Cleland Rock is a ledge of Kittanning Sandstone which forms a scenic overlook 400 feet above the deepest part of the 12-mile long Slippery Rock Gorge. It is also the highest part of the rim of the gorge.
If you were standing here 140,000 years ago, you would have seen a ridge extending across what is now the Slippery Rock valley here. The ridge divided the south-flowing "Wurtemburg Run" from the north-flowing "McConnells Run."
Lake Prouty lay in the valley to the right (north) of this divide. Overflow from Lake Prouty, assisted by meltwater and sediment released from the nearby glacier, spilled over the divide at Cleland Rock from right to left (north to south) into "Wurtemburg Run." This overflow eventually eroded a channel through the divide at Cleland Rock deep enough to join "McConnells Run" and "Wurtemburg Run" to form the ancestral south-flowing Slippery Rock Creek, and drain Lake Prouty.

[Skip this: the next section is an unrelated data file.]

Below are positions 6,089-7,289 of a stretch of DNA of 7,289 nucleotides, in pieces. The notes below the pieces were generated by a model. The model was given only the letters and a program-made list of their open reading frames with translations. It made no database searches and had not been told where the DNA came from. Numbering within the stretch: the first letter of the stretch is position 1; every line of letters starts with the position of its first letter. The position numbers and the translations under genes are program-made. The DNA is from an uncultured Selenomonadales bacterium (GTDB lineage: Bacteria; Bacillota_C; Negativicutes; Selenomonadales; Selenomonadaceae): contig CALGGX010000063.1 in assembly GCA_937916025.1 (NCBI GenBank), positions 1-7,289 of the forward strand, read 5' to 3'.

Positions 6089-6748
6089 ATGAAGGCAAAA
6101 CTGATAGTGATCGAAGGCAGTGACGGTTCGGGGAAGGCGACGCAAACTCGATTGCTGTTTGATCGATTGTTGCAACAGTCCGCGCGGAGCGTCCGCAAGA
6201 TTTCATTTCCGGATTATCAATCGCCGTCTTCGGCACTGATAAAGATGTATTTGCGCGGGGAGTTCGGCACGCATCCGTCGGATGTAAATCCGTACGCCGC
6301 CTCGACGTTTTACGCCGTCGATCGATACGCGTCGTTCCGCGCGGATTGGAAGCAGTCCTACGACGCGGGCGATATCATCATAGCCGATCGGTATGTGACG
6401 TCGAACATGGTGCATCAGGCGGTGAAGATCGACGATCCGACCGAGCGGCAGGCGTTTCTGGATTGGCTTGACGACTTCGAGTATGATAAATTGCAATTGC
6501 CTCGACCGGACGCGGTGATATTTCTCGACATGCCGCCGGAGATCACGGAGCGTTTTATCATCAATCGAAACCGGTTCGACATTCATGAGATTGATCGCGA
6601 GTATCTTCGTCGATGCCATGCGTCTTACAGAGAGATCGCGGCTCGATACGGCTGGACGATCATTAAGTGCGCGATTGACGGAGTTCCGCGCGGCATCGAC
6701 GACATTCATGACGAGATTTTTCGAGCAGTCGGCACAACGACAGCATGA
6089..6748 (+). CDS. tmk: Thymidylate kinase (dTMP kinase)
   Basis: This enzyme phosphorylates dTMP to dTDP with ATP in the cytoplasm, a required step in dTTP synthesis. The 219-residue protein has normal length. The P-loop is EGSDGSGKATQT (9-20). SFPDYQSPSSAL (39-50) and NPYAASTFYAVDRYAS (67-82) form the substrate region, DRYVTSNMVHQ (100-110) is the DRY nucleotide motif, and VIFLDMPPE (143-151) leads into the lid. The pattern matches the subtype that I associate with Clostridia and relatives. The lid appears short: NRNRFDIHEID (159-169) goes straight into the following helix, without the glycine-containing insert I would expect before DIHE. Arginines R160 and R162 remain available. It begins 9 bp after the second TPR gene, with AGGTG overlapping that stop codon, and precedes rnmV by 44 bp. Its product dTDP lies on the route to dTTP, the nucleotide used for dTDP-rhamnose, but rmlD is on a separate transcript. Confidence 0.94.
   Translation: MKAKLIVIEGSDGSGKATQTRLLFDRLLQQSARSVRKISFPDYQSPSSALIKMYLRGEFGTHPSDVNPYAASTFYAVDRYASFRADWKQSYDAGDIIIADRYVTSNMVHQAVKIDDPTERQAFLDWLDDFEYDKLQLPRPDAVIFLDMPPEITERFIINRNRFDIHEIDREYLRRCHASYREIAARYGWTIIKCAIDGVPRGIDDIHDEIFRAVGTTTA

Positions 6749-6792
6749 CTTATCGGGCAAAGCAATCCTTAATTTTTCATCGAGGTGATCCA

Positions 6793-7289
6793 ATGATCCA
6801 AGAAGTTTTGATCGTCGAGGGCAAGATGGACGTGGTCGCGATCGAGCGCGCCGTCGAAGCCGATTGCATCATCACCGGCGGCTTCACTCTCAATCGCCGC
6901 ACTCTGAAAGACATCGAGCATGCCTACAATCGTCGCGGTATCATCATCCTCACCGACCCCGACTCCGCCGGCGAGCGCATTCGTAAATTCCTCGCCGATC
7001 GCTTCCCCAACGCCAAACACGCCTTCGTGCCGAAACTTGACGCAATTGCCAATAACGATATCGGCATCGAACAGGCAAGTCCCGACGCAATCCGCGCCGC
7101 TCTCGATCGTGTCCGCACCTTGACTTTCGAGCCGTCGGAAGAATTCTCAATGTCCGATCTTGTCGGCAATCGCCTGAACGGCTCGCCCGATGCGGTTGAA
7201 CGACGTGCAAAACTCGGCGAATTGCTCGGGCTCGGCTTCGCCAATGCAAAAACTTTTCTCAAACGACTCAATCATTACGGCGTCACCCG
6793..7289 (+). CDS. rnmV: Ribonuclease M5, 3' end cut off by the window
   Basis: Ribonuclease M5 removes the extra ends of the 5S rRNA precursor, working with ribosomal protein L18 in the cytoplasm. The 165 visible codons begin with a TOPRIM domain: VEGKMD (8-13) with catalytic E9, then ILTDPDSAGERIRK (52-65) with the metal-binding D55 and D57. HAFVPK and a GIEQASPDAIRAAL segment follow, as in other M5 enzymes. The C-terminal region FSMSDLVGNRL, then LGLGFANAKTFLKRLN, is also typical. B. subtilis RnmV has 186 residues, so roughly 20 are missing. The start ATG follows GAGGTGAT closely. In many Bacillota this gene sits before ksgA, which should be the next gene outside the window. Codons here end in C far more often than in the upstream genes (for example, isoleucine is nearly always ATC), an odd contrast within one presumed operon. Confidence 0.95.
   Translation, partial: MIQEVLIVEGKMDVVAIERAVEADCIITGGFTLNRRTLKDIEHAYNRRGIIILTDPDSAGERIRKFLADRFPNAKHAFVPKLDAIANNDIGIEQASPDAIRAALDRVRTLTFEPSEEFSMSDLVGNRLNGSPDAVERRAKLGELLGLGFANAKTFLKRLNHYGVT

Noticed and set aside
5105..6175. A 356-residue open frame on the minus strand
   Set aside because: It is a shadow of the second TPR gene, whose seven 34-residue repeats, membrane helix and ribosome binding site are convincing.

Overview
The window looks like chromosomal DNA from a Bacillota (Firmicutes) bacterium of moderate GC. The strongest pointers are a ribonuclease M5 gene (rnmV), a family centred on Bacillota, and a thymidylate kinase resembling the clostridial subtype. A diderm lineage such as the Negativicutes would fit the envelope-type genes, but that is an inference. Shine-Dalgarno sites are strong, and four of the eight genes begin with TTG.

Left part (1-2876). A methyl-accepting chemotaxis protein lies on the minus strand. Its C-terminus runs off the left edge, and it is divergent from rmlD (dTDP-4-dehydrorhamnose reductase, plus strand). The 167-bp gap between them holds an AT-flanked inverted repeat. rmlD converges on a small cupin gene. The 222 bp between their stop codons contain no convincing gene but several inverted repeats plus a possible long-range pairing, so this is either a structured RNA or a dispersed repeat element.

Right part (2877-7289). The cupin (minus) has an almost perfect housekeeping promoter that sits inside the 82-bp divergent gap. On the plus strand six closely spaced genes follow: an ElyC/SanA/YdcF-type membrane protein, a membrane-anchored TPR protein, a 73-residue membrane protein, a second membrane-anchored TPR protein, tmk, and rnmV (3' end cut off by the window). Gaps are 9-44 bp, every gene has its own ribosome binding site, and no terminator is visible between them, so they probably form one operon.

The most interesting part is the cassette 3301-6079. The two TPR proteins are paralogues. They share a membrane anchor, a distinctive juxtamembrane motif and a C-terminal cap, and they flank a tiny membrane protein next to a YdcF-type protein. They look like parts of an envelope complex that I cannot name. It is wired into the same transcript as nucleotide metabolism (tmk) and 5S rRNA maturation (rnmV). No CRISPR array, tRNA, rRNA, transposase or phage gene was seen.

After Lake Prouty drained, the new Slippery Rock Gorge was probably no more than half of its present depth. From this beginning, it has been eroded to greater than its present depth by catastrophic flooding from the draining of glacial Lakes Watts and Edmund, further upstream, during the last glaciation, 23,000 years ago. Rocks that have fallen into the gorge from the gorge walls have reduced the depth of the gorge by about 40 feet.
Erosion by the present Slippery Rock Creek has continued since the last glaciation, but compared to the days when water roared through the valley, there has been little change.